Use Starbucks's Order-Ahead App and Get Your Name Spelled Right

Photograph by Carl Court/AFP via Getty Images

In its push toward a more digital future, Starbucks announced last week that it has started testing an order-ahead app in 150 stores around Portland, Ore. Customer names will be printed onto a label, eliminating the chance that human baristas will spell things wrong. It really is a new Starbucks experience.

The popularity of online ordering in pizza delivery and other parts of the restaurant business, such as GrubHub, show that most of us would rather avoid talking to a live person. Digital ordering also reduces errors beyond misspelled names—think of all the times when the cashier doesn’t hear an order correctly—and frees up employees for other tasks.

There are changes to consumer behavior as well: At Domino’s, for examples, customers spend more when they ordered digitally. And, in perhaps the biggest boon, orders placed by app allow for easy collection of data on customers that can help with marketing and strategy.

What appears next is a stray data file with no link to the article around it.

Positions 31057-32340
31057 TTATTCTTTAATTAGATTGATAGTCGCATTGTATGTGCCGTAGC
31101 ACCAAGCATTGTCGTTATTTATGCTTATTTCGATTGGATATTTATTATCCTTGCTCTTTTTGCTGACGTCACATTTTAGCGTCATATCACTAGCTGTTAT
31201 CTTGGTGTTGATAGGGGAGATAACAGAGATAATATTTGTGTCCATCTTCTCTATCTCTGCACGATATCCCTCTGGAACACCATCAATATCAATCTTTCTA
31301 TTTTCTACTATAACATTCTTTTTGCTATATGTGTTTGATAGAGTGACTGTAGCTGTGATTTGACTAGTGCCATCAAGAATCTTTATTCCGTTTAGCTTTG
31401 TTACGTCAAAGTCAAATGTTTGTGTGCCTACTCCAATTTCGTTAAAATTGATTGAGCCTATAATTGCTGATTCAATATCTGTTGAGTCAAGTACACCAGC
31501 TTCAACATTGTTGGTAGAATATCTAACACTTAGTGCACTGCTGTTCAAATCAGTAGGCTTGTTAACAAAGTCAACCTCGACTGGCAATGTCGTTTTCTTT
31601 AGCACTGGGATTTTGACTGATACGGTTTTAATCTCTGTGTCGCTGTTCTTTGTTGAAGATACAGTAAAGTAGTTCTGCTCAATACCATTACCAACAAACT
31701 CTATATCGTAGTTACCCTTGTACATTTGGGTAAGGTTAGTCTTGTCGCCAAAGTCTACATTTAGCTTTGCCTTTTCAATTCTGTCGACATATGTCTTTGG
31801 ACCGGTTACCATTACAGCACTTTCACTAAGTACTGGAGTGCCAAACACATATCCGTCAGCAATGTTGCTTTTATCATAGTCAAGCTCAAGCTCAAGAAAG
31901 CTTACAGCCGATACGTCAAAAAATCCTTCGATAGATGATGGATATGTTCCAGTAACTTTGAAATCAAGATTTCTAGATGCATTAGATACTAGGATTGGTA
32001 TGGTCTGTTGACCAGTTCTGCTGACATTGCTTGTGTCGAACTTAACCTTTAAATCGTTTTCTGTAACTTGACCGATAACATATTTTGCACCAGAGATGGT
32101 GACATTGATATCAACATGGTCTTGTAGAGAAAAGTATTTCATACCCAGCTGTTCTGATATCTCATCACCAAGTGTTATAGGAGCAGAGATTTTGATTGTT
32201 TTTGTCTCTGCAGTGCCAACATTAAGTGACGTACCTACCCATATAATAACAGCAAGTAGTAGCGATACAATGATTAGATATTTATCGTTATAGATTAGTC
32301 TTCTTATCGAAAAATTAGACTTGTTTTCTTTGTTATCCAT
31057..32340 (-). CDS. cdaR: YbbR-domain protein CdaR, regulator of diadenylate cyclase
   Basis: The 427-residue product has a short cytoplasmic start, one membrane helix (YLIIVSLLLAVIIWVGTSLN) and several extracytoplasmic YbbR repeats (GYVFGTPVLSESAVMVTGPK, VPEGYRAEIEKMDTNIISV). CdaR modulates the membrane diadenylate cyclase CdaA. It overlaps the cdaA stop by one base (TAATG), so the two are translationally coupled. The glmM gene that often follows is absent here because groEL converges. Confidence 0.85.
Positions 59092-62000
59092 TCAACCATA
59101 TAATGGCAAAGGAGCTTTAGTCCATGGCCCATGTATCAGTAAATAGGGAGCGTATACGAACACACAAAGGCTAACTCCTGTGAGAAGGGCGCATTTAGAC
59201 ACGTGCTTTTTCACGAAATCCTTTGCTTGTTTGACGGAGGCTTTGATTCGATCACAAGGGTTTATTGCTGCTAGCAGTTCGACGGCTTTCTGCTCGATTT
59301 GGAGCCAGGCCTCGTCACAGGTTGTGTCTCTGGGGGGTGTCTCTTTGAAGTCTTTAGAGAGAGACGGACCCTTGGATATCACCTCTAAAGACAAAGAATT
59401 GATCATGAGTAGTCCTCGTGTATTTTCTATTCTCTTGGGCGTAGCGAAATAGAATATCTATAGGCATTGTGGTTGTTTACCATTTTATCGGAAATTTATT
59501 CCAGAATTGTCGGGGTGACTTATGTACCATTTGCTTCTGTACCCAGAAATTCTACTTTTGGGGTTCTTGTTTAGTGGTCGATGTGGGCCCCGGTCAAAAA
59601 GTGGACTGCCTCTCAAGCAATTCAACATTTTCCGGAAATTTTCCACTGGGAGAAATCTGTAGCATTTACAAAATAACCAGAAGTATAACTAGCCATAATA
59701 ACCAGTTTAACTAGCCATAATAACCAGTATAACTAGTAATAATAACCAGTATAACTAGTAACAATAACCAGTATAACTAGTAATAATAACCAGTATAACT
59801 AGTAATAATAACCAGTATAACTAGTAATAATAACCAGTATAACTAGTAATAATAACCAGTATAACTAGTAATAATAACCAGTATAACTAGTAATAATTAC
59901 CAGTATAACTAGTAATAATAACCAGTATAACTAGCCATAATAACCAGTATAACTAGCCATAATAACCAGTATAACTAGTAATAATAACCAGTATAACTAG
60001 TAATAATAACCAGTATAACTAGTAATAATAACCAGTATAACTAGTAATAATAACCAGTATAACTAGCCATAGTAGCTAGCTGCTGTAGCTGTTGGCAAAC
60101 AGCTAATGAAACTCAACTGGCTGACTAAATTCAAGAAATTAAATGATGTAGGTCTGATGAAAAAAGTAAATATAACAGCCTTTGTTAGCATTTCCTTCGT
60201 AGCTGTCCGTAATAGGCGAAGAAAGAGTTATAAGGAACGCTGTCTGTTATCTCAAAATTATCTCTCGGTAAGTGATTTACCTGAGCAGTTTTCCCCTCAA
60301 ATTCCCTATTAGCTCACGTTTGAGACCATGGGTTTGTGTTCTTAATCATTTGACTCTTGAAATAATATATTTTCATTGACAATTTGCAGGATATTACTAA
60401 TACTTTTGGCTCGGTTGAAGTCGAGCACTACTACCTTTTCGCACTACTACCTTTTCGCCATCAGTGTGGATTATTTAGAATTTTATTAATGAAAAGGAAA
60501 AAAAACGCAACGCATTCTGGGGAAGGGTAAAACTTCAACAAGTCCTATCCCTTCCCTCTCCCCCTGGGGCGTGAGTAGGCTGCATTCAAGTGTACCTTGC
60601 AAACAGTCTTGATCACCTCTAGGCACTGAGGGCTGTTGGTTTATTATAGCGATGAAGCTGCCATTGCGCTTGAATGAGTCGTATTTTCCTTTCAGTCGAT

But outside Portland, Starbucks customers will have to wait until closer to the end of the year to try placing an order using the app. So we asked spokeswoman Linda Mills to walk us through how it works:

• First, customers select the items and the location for pickup.
• The app will show the approximate wait time before the order is placed. No, you can’t set it to pickup in, say, an hour—the order is created as soon as it is received, so you better not be too far away.
• When the order is placed, payment is made from the customer’s registered Starbucks Card—no fumbling for change at the register.
• If a beverage isn’t hot or otherwise isn’t to the customer’s satisfaction during pickup, Starbucks says it will remake it.
• The next time the customer opens the app, the menu screen will display recent orders.

Mills describes the app as “the fastest and easiest way to order and pay at Starbucks,” although the company doesn’t offer estimates for how much time ordering by app can save.

    Before it's here, it's on the Bloomberg Terminal.